How to Feed and Raise a Baby Bird
Have You Found a Wild Baby Bird?
In spring and fall of each year, baby birds are found by well-meaning folks. Most of the time, the fledgling was simply learning to fly, and mom was nearby. But there are instances when a bird is either lost or abandoned, and people with extra big hearts feel the need to care for it. Below you will find in-depth instructions for housing and feeding a baby bird.
Note: The birds pictured in this article, as well as in the videos, are white-winged doves that were rescued from certain death and rehabilitated.
Important Things to Know Before Attempting to Raise a Baby Bird
- The professionals will tell you not to interfere with nature. If you do, then you need to contact your local wildlife rehabilitation center instead of attempting care yourself. Visit wildliferehabber.org to locate your local office.
- If you do attempt to raise it, you must have a good heart and a caring nature. Any experience with babies or baby animals is a plus (for you and the baby).
- In most states, it is illegal to have certain wild species of dove (dead or alive) in your possession without a license. However, several species that are deemed appropriate are sold in pet shops.
- If the baby has any feathers whatsoever, it will be very difficult to begin feeding because at this stage, it is already used to receiving its mother's milk from her crop.
Now that we have that out of the way, let's discuss what you will need and how you can assist Mother Nature in your little one's progress.
Items You Will Need
- Box (small to medium)
- Paper towels
- Heating pad (optional)
- Heat lamp (A regular light bulb will work, but not an energy-saver bulb.)
You can use any of the following:
- Kaytee Exact Formula
- A mixture of baby rice cereal, finch seed (it is a very small seed), and cornmeal
- Medicine dropper with the very tip trimmed off (measured in cc or ml)
- 2 plastic cups (small to medium)
- Good tap water or bottled water
- Notepad to track feedings
- Good observational skills
The baby rice cereal, cornmeal, and finch seed formula will work for any bird that is a seed eater. If you have one that is primarily an insect and/or worm eater, such as a mockingbird, you should add mushed-up worms to the formula. Kaytee Exact has formulas for all types of baby birds, and you can use it instead of the homemade formula.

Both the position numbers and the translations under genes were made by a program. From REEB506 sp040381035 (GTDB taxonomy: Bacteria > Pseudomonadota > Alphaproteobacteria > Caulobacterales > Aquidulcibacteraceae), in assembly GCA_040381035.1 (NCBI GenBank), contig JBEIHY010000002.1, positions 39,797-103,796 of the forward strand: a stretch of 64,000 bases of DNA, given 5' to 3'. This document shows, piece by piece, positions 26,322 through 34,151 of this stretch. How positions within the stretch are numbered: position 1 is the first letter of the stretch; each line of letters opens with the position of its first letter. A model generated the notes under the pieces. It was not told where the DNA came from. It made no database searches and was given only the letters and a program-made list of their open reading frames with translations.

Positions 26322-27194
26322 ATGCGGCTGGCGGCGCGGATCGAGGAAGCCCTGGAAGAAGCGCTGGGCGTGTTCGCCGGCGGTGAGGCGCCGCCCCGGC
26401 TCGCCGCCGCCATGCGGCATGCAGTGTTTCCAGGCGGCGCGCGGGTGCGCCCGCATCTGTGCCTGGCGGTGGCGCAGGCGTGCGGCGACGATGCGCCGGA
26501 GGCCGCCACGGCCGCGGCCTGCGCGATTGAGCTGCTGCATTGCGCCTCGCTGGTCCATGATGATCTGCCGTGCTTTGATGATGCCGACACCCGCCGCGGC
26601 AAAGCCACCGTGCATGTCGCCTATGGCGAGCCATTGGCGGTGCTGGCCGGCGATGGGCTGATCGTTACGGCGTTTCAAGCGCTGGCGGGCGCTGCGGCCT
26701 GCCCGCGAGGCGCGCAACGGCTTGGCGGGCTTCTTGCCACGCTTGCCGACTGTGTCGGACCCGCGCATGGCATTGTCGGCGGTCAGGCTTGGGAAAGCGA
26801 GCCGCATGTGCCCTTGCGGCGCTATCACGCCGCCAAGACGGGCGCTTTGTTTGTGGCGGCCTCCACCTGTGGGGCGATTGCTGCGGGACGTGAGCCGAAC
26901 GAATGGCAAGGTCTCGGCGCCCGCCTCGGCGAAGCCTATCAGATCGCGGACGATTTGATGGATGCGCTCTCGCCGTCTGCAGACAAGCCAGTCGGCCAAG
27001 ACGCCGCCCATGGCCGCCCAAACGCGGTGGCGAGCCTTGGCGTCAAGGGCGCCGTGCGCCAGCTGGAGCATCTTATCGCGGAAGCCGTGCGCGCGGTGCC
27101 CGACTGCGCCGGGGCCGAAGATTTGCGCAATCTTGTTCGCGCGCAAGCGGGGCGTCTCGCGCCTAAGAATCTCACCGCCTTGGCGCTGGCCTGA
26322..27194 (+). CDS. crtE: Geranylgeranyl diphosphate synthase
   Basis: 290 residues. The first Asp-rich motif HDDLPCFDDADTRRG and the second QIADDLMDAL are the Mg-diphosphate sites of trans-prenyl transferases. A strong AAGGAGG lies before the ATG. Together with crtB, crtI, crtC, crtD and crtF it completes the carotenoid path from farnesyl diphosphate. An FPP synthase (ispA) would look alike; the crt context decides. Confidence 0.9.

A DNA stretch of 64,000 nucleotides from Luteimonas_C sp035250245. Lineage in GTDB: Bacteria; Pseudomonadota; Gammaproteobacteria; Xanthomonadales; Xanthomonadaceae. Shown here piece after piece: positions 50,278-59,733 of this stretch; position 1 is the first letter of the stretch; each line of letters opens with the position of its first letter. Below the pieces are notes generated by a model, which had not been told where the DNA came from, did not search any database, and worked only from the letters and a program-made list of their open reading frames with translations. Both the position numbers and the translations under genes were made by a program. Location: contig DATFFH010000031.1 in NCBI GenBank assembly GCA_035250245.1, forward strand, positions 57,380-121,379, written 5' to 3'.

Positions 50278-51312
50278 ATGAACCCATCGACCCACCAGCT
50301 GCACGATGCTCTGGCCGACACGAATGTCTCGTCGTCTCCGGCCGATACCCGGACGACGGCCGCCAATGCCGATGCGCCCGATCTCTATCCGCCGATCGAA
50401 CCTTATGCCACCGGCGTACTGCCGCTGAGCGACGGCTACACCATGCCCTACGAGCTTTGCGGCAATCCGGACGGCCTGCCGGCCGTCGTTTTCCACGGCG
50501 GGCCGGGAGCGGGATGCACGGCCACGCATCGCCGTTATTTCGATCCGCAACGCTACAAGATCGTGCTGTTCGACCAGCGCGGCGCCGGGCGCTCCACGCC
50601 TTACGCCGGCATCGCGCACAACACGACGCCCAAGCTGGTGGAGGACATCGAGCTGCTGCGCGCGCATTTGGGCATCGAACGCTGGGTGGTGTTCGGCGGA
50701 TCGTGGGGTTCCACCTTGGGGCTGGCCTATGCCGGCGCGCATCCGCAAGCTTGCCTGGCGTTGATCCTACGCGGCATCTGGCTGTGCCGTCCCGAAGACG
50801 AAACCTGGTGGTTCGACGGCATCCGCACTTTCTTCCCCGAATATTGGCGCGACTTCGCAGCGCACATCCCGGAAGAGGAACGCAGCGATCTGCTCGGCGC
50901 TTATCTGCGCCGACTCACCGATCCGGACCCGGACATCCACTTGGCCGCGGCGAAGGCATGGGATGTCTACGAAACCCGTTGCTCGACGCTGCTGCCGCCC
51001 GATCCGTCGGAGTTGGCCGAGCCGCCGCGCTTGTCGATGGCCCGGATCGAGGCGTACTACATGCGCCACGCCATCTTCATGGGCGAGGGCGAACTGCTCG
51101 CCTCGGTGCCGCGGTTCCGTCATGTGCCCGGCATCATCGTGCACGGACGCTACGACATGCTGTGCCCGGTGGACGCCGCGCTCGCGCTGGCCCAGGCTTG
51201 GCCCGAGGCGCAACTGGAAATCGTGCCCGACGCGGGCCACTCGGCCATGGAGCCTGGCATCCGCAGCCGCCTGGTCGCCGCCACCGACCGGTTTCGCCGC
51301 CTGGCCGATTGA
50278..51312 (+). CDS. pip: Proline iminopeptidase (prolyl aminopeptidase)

How to House Your Baby Bird
1. Ensure That the Baby Will Have a Warm, Dry Place to Sleep
- Take a small to medium box, and pack it with waded paper towels. The top level of paper towels can be molded into a nest shape to keep your baby secure.
- This is also your baby's diaper and can be changed out as necessary (usually every day or so in the beginning).
- You will also use this "diaper" to observe the baby's urine and feces. Always be sure there is a white substance included in the poop. This is a sign that everything is okay.
2. Find a Good Location to Place the Baby's New Home
- It should preferably be in a quiet corner.
- Keep the baby's new home away from any drafts, such as windows, fans, or air conditioner vents.
- Kitchens do not make a good place for the baby. Also note that Teflon nonstick pans are hazardous because they give off a fume that is deathly toxic to a small animal's lungs.
3. Place a Heat Lamp Next to the Baby to Keep It Warm
- You can also place a heating pad under the box if you cannot get the lamp close enough to warm the baby.
- Use your hand to gauge the level of heat coming off of the lamp.
- Check on the baby a few times a day to see if it is hiding from the light; this indicates that it's too hot.
- You do not want the baby to get too hot or dehydrated, so adjust the light as necessary.
- Cover the box halfway with a thin blanket to provide a shaded area. This way, if the baby gets too hot, it will have a place to retreat to.
How to Feed Your Baby Bird
1. Decide on a Regular Place to Feed Your Baby
- You should use a table or desk where you can comfortably sit while you feed the baby.
- You will feed it on this table, and then place it back into its box.
- Babies can easily get cold, so please turn off any fans or air conditioners, and close any windows during feeding time.
- Right after feeding, you can gently hold the baby close to your chest to warm it.
2. Prepare the Formula (or Use Kaytee Exact Baby Bird Formula)
- The measurements for the formula are approximate, so you can adjust it. I mix approximately ¼ cup cornmeal, ¼ cup baby rice cereal, and less than a teaspoon of the finch seed into a plastic cup. (Keep some cornmeal and some finch seed in a resealable plastic bag for convenience).
- Turn your faucet on, and get it to a temperature that is warm but not hot (a little bit warmer than lukewarm). You want the temperature to imitate that of the mother's milk.
- Put a teaspoon of water at a time into the dry mix. Stir with the medicine dropper. Keep adding water until you are able to suck it up in the dropper and squirt it out. You want the consistency to be like pudding.
3. Place All Feeding Supplies on Your Table